Hate speech and the First Amendment

Printed from: https://newbostonpost.com/2015/09/02/hate-speech-and-the-first-amendment/

“Free speech,” though one of the more ubiquitous legal terms du jour, is also widely misunderstood. There are a number of mentalities behind this ignorance, perhaps none so simply observed as in the title of the famously liberal writer Nat Hentoff’s book on the subject: “Free Speech for Me, but Not for Thee.” Our society at large has a long tradition of seeking to carve out free speech exceptions, but the courts, far more often than not, have ruled to protect, in the words of the late Supreme Court Justice Oliver Wendell Holmes, “freedom for the thought we hate.”

While double standards in the arena of free speech abound in all sectors of civil and governmental society, nowhere is the gap between theory and practice greater today than on our college and university campuses. Academic institutions stubbornly maintain, in the face of often overwhelming evidence to the contrary, that they value the right of free speech as a component of sacrosanct “academic freedom.” College presidents repeat this routine cant whenever their commitment to free speech is questioned, despite the fact that, as I’ve observed on several occasions, their students can freely say things outside the campus gates that would be punishable within them.

Harvard University, for example, maintains several speech codes that the Foundation for Individual Rights in Education (FIRE), a nonprofit I co-founded, has deemed incompatible with First Amendment protections. Harvard’s harassment code reads, in part: “Behavior evidently intended to dishonor such characteristics as race, gender, ethnic group, religious belief, or sexual orientation…can be punished under existing procedures because it violates a balance of rights on which the University is based.”

But in the “real world” outside of the ivy walls, the “dishonorable” speech that Harvard outlaws is clearly protected. Indeed, exceptions to First Amendment protection are quite narrowly defined by the Supreme Court, with exceptions being limited to Obscenity, Defamation, Copyright Violations and true Threats.

The idea of a harassment exception to free speech undergirds the many calls for censorship in academia today. But this exception applies only in specific contexts, and even within those (such as a workplace), harassing speech must rise to quite a high level before it is legally actionable.

The classic legal definition of a “threat” requires that the listener conclude that unless he obeys the person uttering the threat, he will suffer serious financial, physical or reputational damage. On a campus, a threat has come to be defined as words that make the listener uncomfortable – so uncomfortable that he (or she) will find it difficult to proceed with his education. Anyone at all familiar with the theory behind academic discourse and its embodiment in institutions of higher education will immediately understand that intellectual (and often emotional) discomfort is a necessary adjunct to getting a real education. College is neither a prisoner-of-war camp nor a nursery school. Or at least this was once true.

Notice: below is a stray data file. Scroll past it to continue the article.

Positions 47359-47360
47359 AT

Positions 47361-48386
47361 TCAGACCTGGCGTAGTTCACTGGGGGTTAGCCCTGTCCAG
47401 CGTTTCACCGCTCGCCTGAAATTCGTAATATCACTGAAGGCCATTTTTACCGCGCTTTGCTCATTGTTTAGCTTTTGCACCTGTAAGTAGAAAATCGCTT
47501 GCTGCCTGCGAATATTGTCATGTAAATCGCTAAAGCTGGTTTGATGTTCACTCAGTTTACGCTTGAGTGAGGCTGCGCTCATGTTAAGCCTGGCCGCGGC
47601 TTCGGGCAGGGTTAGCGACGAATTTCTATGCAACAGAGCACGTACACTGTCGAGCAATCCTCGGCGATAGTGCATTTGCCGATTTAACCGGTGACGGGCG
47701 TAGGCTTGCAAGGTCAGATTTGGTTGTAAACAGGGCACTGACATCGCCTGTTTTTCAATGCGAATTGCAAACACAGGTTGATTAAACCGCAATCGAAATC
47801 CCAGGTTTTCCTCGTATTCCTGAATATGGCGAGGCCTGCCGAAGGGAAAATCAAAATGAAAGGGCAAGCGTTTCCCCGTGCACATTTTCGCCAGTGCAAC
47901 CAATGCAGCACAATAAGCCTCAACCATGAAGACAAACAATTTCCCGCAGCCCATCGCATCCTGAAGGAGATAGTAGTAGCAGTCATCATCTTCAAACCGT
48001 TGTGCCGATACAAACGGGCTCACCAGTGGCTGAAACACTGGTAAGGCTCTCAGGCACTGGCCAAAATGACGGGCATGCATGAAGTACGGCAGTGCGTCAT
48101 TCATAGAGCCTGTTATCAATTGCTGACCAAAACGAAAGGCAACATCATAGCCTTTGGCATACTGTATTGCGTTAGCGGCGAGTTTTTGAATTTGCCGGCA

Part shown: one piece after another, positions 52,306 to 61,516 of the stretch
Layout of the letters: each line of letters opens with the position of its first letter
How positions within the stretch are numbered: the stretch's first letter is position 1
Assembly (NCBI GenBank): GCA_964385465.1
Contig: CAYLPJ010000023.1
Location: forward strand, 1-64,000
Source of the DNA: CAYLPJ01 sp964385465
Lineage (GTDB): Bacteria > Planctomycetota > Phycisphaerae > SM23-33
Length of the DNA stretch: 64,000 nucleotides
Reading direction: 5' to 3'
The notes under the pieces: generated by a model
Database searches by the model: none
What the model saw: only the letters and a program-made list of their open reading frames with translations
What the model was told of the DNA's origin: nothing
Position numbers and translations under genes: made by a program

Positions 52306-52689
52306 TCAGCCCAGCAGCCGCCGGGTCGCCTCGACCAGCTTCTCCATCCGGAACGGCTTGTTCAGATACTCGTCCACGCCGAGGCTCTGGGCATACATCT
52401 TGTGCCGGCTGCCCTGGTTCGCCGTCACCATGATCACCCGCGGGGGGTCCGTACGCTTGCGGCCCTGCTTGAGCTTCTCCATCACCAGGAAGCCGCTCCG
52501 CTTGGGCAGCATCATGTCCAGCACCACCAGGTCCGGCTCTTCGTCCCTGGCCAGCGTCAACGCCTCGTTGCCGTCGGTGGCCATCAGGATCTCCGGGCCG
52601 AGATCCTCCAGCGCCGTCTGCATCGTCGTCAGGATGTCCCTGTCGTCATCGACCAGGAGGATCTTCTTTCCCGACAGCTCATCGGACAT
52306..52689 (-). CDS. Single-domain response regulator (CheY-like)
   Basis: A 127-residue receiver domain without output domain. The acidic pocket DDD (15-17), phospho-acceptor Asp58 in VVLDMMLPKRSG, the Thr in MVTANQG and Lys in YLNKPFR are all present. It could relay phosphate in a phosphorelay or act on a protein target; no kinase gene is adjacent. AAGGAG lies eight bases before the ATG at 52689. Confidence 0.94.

Consider the modern frenzy surrounding the concept of “trigger warnings” and “microaggressions.” Some students are now demanding that their professors issue verbal or written warnings whenever class material might “trigger” emotional reactions. This could be a specific as alerting students before they encounter graphic descriptions of rape, or as broad as warning a class about forthcoming mentions of colonialism. Moreover, students are now targeting largely unintentional, but potentially offensive comments called “microaggressions.” A microaggression might be as benign as the question, “Where are you from?” Nowhere in the nation, outside of a college campus, would an adult seriously argue that another adult does not have the right to make him uncomfortable by the mere utterance of non-threatening words.

The modern Supreme Court of the United States has long been extremely protective of First Amendment rights. Even during times of war, when fear tends to rise along with government intrusion on civil liberties, our nine justices have for the most part upheld a broad interpretation of free speech. In the landmark free speech (and free thought) case West Virginia Board of Education v. Barnette (1943), decided during World War II, Justice Robert H. Jackson wrote, for the majority, “[i]f there is any fixed star in our constitutional constellation, it is that no official, high or petty, can prescribe what shall be orthodox in politics, nationalism, religion, or other matters of opinion or force citizens to confess by word or act their faith therein.” The most important constitutional freedom, then, is that of speech (and its close allies, thought and belief).

Unfortunately, free speech today is far from a “fixed star” in the educational constellation, regardless of how officials claim to honor academic freedom and its allied rights. This must change if institutions of higher education are to fulfill their promise to prepare students for life beyond their cloistered campuses. It should no longer be true that there is more freedom outside of the campus.

Harvey Silverglate, a Boston criminal defense and civil liberties lawyer, is the co-author of The Shadow University: The Betrayal of Liberty on America’s Campuses [The Free Press imprint of Simon & Schuster], and co-founder and current Board member of The Foundation for Individual Rights in Education.